The Pixar Guide to Feel-Good Blogging

This is a guest post by David Masters.

Is your blog sending out subtle signals for your readers to unsubscribe?

Most top bloggers will tell you that to hold on to your readers, you must give them value. Value means the providing information they need to solve their common problems.

For example, a photography blogger might write a blog post on choosing a new camera, which is a common dilemma for photographers. A blog on writing might include an article on how to pitch editors so they say yes to your article proposal.

That’s value.

I agree, value is a vital element for any blog aiming for high readership. But with millions of blogs out there all vying for readers, value alone isn’t enough to make your blog sticky. To hold onto your subscribers, and pull more readers in, you’ve gotta do more.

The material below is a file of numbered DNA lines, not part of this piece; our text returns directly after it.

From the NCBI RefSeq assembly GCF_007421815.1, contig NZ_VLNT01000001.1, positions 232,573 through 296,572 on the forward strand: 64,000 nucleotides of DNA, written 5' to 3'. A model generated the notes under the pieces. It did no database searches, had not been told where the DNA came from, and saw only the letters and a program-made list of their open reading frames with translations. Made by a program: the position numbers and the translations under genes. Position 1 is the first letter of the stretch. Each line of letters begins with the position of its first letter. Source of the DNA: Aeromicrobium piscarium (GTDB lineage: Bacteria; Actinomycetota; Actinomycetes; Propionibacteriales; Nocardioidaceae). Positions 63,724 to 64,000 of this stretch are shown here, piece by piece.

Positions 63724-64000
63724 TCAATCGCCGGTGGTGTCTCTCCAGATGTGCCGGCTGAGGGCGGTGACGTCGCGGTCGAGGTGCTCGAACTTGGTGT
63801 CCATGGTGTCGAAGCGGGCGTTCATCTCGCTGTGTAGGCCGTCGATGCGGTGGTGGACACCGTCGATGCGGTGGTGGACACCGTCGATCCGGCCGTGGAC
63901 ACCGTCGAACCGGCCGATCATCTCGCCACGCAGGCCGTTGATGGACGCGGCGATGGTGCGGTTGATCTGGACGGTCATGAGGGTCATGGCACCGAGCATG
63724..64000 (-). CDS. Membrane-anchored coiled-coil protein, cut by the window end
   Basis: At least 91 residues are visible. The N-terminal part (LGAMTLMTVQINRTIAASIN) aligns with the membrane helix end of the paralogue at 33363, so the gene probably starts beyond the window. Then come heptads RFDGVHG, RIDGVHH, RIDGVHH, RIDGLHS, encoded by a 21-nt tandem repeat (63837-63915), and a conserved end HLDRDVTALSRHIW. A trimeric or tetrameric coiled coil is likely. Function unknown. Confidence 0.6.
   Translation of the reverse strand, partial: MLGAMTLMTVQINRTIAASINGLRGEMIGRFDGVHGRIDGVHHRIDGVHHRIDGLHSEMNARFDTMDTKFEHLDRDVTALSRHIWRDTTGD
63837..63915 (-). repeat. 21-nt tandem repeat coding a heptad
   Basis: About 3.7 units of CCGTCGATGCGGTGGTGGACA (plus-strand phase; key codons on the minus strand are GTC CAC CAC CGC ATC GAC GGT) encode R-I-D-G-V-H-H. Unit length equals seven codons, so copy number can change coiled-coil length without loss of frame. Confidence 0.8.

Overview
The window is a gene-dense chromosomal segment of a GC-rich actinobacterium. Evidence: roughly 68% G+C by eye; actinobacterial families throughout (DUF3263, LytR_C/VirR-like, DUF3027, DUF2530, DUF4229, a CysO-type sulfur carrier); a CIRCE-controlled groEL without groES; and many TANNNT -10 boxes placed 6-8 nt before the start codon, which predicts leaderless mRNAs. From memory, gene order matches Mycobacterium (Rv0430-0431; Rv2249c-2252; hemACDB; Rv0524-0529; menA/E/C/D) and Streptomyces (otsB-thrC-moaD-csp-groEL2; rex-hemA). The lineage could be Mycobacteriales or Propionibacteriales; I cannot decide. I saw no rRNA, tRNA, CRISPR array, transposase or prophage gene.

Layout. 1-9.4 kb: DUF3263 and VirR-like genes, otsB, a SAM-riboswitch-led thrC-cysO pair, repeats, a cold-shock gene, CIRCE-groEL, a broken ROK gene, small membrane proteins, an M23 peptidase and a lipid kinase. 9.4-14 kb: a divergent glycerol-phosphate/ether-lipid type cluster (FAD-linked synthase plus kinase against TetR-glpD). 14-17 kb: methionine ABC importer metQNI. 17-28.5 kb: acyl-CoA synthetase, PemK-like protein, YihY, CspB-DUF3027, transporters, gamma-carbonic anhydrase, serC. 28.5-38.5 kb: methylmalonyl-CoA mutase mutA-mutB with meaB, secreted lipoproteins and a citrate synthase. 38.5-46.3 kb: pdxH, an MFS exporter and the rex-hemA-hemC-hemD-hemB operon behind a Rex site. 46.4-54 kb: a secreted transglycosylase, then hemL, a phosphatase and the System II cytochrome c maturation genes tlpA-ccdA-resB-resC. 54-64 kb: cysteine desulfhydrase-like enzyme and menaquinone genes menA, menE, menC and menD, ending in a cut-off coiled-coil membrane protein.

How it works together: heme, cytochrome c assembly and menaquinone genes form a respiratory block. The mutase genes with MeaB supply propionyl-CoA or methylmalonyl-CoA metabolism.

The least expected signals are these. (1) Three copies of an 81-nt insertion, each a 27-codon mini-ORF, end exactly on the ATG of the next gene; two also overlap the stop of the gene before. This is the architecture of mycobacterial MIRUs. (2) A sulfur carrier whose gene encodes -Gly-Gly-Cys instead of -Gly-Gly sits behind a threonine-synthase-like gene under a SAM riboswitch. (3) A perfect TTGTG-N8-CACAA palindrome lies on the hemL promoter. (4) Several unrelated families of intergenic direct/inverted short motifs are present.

To stand out from the crowd, you must make your readers feel good. You must give your readers a warm, fuzzy feeling every time they visit your blog.

pixar-guide-to-blogging

Photo Credit: Mike Turner on Flickr

Pixar is one at the best in Hollywood at creating feel-good family movies. After watching movies such as Toy Story, Finding Nemo or WALL-E, you’re guaranteed to leave the theater with a smile on your face.

How do Pixar do that? Let’s start where they finish.

Spoiler Warning: Happy Endings

Buzz and Woody escape the toy murderer, Sid Phillips, and are reunited with their owner, Andy. Nemo escapes the dental surgery fish tank and is reunited with his distraught father. Thanks to WALL-E, humanity returns to earth after hundreds of years of intergalactic exile.

Happy endings are part of the reason Pixar’s movies are so good at making audiences smile, but they’re not the whole reason.

Why Happy Endings Aren’t Enough, or Why We Need Spoiler Warnings